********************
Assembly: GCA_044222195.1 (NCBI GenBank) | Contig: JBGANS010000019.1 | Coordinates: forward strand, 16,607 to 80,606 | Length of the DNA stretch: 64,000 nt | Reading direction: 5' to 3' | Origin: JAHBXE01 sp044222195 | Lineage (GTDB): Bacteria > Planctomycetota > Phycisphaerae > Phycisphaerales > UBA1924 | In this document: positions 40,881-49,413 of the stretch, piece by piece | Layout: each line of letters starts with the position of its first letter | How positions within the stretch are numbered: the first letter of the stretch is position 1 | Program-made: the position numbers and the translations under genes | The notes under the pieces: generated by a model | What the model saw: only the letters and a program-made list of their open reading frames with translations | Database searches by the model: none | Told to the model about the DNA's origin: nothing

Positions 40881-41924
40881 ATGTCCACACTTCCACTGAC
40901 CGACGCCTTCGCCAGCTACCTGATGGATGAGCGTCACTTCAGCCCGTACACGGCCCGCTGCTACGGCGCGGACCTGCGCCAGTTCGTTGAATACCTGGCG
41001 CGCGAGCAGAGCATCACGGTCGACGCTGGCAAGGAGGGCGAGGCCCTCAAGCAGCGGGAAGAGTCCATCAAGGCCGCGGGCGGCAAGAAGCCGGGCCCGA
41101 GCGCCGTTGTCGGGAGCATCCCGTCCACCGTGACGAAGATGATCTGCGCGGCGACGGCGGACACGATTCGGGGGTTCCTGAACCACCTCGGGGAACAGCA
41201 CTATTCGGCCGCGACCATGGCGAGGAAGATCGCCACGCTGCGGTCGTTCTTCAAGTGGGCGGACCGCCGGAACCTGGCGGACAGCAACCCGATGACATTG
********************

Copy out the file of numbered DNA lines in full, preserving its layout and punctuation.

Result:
Assembly: GCA_044222195.1 (NCBI GenBank) | Contig: JBGANS010000019.1 | Coordinates: forward strand, 16,607 to 80,606 | Length of the DNA stretch: 64,000 nt | Reading direction: 5' to 3' | Origin: JAHBXE01 sp044222195 | Lineage (GTDB): Bacteria > Planctomycetota > Phycisphaerae > Phycisphaerales > UBA1924 | In this document: positions 40,881-49,413 of the stretch, piece by piece | Layout: each line of letters starts with the position of its first letter | How positions within the stretch are numbered: the first letter of the stretch is position 1 | Program-made: the position numbers and the translations under genes | The notes under the pieces: generated by a model | What the model saw: only the letters and a program-made list of their open reading frames with translations | Database searches by the model: none | Told to the model about the DNA's origin: nothing

Positions 40881-41924
40881 ATGTCCACACTTCCACTGAC
40901 CGACGCCTTCGCCAGCTACCTGATGGATGAGCGTCACTTCAGCCCGTACACGGCCCGCTGCTACGGCGCGGACCTGCGCCAGTTCGTTGAATACCTGGCG
41001 CGCGAGCAGAGCATCACGGTCGACGCTGGCAAGGAGGGCGAGGCCCTCAAGCAGCGGGAAGAGTCCATCAAGGCCGCGGGCGGCAAGAAGCCGGGCCCGA
41101 GCGCCGTTGTCGGGAGCATCCCGTCCACCGTGACGAAGATGATCTGCGCGGCGACGGCGGACACGATTCGGGGGTTCCTGAACCACCTCGGGGAACAGCA
41201 CTATTCGGCCGCGACCATGGCGAGGAAGATCGCCACGCTGCGGTCGTTCTTCAAGTGGGCGGACCGCCGGAACCTGGCGGACAGCAACCCGATGACATTG